Guest post by April Hua, law student at Harvard Law School, who participated in MHAS’ summer internship program. Student interns’ activities include conducting client intake interviews, drafting SSI appeal briefs, assisting veterans to resolve warrant and ticket issues, and doing research and advocacy in special education and fair housing.
After a brief training session on the first day, nine other law clerks and I were handed a stack of intake sheets and told to start calling clients. With no real experience in mental health law or speaking to clients before, I was left wondering how anyone could trust me, a freshly minted 1L, to do so. After fumbling over my words on that call (and on all my calls the following week), I began to see an entirely different side of the law – real legal practice.
Working at MHAS gave me an up close and personal taste of two previous unknowns. The first, mentioned above, is what it’s like to be a practicing attorney. Coming from the world of brick and ivy illuminated by the dim glow of a desk lamp, I came to realize that practical knowledge isn’t learned between the pages of a casebook – it’s learned by doing. The legal questions I asked were in turn given back to me as research projects. The intake sheets I worked off of were the same ones the staff attorneys use. The assignments I was given helped clients remain in their homes or secure government benefits. Of course, what I learned in school helped to contextualize everything, but what I found most important was the critical thinking, diligence, and interpersonal skills I learned in the office.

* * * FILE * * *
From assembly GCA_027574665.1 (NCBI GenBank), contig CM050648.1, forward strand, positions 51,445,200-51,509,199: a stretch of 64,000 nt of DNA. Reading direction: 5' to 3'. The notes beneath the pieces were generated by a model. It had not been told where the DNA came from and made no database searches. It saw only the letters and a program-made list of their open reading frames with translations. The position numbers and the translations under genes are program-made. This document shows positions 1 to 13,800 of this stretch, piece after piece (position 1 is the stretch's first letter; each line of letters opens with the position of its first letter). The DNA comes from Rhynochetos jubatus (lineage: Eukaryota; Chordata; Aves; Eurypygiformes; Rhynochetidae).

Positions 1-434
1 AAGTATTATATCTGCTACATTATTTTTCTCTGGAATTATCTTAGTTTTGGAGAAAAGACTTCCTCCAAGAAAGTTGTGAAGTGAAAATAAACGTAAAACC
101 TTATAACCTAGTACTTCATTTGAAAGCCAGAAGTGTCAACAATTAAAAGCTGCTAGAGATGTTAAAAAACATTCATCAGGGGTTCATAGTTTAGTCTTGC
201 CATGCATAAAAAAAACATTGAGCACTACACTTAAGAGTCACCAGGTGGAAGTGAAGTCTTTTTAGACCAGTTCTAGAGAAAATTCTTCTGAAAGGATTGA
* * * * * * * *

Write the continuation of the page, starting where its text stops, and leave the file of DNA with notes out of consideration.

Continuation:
The second thing I was confronted with was the harsh reality that many individuals face. For many of our clients, we were the only resource through which they had access to legal services. They often had little or no income and were the victims of unfortunate circumstances, with no concrete knowledge about what their rights were. Seeking justice for these individuals was a huge factor motivating my work at MHAS, and I found it eye-opening to witness the problems that arise when mental health disability intersects with government bureaucracy.
I now have a newfound dedication to pro bono work and am thankful for the valuable experiences MHAS has given me. I hope to take all that I learned, as a student and citizen, with me as I begin my career as a young lawyer.